Bringing Bacon Home: collection of Francis Bacon letters shows the painter in a new light

  • by Robert Brokl
  • Tuesday May 14, 2024
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(L) book, (R) Francis Bacon's 'Sleeping Figure,' 1974 (Courtesy Thames and Hudson USA)
(L) book, (R) Francis Bacon's 'Sleeping Figure,' 1974 (Courtesy Thames and Hudson USA)

Edited by critic/curator Michael Peppiatt, with a forward by novelist Colm Toibin, "Francis Bacon: A Self-Portrait in Words" (Thames and Hudson USA) arrives at a propitious moment. Bacon's paintings have set world record breaking prices at auction ($142 million for a Lucian Freud triptych portrait), and biographies and reports describing his rather scandalous affairs and lifestyle are old news.

The time may be right for a more measured examination of his friendships and relationships. Peppiatt, a longtime friend, has done a painstaking job of compiling Bacon's side of letters to friends, dealers, and other art world figures, with helpful notes providing context.

The book is supplemented with photographs, images of artwork, the rare statements Bacon provided about his work, even some conversations, including a garrulous one between Bacon and William Burroughs. Consider adding this to your Bacon library, a companion to more lurid accounts like the "The Gilded Gutter Life of Francis Bacon" by Daniel Farson.

Francis Bacon's 'Study after Velázquez's Portrait of Pope Innocent X,' 1953 (Courtesy Thames and Hudson USA)  

In the post-WWII era, after the unspeakable horrors of the Holocaust, nuclear bombs, and carnage, Bacon's signature screaming Popes and figures paired with slabs of raw meat struck an existential chord. His paintings combined somewhat aestheticized backgrounds of bright, decorator color, often with the suggestion of glass boxes or cages, evoking Adolf Eichmann on trial in Jerusalem.

Bacon was an unlikely candidate for art world stardom. The effeminate son, born in Dublin, of an English/Australian Army captain and race horse trainer (Bacon was allergic to horses but attracted to his father's "masculine beauty" in general as he put it later) and a mother who was heir to the Sheffield steel fortune.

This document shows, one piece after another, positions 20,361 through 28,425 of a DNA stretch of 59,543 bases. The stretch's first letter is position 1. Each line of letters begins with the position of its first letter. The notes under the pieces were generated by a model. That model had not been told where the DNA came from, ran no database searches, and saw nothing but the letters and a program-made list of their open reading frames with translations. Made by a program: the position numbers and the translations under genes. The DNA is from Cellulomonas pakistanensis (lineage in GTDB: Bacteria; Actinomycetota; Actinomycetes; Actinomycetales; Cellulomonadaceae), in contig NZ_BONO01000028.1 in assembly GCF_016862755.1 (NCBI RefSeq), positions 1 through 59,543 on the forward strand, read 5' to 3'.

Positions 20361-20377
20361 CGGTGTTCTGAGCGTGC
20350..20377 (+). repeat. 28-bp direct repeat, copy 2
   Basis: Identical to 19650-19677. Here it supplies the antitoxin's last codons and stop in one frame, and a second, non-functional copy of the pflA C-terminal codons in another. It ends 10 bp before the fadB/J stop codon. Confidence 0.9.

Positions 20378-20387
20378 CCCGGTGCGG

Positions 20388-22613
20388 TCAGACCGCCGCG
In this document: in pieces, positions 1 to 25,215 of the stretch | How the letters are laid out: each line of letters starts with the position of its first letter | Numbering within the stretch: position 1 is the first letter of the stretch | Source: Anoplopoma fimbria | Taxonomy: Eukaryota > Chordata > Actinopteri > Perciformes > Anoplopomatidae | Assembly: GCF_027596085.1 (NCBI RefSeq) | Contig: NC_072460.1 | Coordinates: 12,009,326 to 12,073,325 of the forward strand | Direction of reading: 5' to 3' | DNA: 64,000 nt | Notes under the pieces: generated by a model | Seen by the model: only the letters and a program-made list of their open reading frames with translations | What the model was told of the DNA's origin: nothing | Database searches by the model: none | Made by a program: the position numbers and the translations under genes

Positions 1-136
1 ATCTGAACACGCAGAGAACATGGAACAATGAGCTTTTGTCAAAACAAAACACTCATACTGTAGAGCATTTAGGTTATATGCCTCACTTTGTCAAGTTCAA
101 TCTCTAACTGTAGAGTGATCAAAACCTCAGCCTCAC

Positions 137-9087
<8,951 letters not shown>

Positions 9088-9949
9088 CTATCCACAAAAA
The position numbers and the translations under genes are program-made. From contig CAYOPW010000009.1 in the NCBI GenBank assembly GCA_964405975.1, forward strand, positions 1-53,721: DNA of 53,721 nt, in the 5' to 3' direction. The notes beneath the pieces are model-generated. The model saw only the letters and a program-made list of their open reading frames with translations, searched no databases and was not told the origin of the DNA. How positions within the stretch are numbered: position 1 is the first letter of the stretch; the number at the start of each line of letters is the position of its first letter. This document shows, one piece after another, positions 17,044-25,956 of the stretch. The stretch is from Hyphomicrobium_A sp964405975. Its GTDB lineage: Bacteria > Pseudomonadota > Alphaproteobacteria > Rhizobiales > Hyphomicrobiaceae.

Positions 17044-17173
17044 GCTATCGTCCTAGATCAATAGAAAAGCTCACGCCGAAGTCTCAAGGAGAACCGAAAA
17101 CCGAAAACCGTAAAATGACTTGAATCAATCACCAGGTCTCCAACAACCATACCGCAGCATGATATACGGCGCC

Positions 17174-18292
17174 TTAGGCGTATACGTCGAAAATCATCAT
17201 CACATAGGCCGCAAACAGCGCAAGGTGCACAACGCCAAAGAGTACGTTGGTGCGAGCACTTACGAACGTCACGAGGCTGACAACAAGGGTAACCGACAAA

Bacon was on his own from an early age, evidently thrown out after being caught by his father wearing his mother's undergarments. Bacon didn't start to paint until his late 20s, after a stint as an interior designer. He had no formal art education, and his oil paintings on raw canvas are, per his instructions, displayed under glass, providing sheen without technical processes of glazing.

Francis Bacon and Ahmed Yacoubi in Tangier, 1956 (Courtesy Thames and Hudson USA)  

An example of Bacon's difficult, even toxic, relationships is that with Denis Wirth-Miller, a figurative painter, and Richard Chopping, a writer and illustrator, a gay couple. As Peppiat explains:

"The mercurial character of their friendship is well evoked in the constant apologies and details of nights gambling and drinking in Bacon's letters... It is clear from the extracts that Bacon is more tempestuous in person and over the phone than when he was writing. He often uses letters to communicate in a calmer manner and make up for his early behavior."

Their "unfathomable threesome" had its ups and downs, and "Bacon publicly humiliated Wirth-Miller in 1978 by publicly mocking his work at his solo show," after which he "appears to have given up painting."

But Bacon was also generous and kind on occasion, paying the medical bills of his friend Sonia Orwell, with limited means and brain cancer, and promoting Moroccan painter, Ahmed Yacoubi, arranging for him to show at his gallery.

Letters by Francis Bacon (Courtesy Thames and Hudson USA)